Dietary fish oils have potential for prevention of colon cancer, and yet the mechanisms of action in normal and tumor colon tissues are not well defined. Here we evaluated the impact of the colonic fatty acid milieu on the formation of prostaglandins and other eicosanoids. Distal tumors in rats were chemically induced to model inflammatory colonic carcinogenesis. After 21 weeks of feeding with either a fish oil diet containing an eicosapentaenoic acid/ω-6 fatty acid ratio of 0.4 or a Western fat diet, the relationships between colon fatty acids and prostaglandin E2 (PGE2) concentrations were evaluated. PGE2 is a key proinflammatory mediator in the colon tightly linked with the initiation and progression of colon cancer.

The fish oil vs. the Western fat diet resulted in reduced total fatty acid concentrations in serum but not in colon. In the colon, the effects of the fish oil on fatty acids differed in normal and tumor tissue. There were distinct lipodomic patterns consistent with a lipogenic phenotype in tumors. In tumor tissue, the eicosapentaenoic acid/arachidonic acid ratio, cyclooxygenase-2 expression and the mole percent of saturated fatty acids were significant predictors of inter-animal variability in colon PGE2 after accounting for diet. In normal tissues from either control rats or carcinogen-treated rats, only diet was a significant predictor of colon PGE2.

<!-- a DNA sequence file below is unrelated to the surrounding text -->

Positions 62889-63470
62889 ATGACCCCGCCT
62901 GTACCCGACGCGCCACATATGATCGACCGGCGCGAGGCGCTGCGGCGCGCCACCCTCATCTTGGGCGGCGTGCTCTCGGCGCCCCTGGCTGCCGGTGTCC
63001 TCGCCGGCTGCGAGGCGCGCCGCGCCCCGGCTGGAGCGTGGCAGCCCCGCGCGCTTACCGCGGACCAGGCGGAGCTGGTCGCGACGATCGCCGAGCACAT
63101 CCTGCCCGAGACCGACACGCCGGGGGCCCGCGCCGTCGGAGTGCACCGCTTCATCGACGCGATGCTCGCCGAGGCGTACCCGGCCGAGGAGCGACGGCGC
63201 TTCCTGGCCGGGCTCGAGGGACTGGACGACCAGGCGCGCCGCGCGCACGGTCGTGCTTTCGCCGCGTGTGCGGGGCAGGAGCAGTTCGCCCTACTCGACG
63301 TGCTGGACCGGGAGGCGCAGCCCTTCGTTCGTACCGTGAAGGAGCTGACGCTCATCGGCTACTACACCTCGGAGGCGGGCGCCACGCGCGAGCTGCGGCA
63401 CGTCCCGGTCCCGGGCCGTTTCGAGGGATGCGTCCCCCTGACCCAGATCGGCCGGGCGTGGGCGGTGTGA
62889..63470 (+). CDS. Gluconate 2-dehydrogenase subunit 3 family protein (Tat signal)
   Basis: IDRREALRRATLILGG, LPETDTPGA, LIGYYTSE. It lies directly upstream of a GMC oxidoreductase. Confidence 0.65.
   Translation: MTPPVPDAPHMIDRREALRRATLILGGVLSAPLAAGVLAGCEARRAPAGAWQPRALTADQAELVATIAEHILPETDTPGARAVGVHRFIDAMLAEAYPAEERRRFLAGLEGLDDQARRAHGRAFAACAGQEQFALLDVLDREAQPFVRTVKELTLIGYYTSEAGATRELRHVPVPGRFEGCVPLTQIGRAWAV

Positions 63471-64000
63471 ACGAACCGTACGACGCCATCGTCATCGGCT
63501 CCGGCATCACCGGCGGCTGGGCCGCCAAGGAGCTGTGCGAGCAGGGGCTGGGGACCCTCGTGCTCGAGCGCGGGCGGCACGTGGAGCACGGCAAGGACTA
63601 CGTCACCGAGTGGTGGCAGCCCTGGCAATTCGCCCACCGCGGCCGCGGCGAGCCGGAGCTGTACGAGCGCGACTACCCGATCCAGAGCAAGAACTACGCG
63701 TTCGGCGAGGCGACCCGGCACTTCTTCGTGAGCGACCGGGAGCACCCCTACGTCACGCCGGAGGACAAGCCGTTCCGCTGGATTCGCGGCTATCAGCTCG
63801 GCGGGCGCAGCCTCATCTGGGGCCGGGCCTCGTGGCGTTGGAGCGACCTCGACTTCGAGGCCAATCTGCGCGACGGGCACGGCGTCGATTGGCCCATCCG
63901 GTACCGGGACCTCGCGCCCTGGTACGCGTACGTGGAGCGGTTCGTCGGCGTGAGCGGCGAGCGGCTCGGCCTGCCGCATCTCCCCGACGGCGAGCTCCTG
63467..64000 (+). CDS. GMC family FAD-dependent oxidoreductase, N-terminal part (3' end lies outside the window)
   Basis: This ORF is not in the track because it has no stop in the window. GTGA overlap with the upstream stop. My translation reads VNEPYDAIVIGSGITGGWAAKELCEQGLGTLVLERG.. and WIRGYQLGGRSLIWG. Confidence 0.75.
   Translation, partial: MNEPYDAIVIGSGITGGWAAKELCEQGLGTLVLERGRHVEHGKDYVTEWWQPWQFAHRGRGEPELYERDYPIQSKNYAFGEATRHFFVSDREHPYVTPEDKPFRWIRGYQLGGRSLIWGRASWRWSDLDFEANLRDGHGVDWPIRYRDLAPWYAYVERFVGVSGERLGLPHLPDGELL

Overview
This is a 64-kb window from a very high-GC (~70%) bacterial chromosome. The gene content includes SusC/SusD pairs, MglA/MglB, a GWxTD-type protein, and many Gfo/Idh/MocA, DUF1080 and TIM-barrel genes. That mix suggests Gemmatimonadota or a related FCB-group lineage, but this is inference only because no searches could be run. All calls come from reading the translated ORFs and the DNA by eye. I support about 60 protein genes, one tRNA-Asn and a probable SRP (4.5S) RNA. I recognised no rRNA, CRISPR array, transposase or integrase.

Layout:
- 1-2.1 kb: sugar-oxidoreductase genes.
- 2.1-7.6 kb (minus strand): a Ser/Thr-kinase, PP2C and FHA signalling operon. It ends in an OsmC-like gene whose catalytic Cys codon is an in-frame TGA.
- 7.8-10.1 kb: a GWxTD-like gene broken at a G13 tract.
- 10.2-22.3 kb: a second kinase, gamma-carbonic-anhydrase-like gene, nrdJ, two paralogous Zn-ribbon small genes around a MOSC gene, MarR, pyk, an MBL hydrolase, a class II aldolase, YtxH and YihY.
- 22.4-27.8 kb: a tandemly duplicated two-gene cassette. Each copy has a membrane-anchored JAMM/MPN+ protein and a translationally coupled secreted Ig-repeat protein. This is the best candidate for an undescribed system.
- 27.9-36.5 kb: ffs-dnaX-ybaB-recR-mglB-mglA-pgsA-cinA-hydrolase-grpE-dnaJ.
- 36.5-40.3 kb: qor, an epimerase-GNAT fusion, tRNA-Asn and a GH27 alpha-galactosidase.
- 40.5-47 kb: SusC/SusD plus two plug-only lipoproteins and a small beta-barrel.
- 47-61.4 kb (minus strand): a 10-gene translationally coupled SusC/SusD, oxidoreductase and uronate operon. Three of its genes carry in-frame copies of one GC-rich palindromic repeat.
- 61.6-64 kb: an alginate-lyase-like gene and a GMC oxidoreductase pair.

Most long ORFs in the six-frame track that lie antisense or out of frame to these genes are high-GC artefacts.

These results show that the fatty acid milieu can modulate the efficacy of dietary fish oils for colon cancer prevention, and this could extend to other preventive agents that function by reducing inflammatory stress.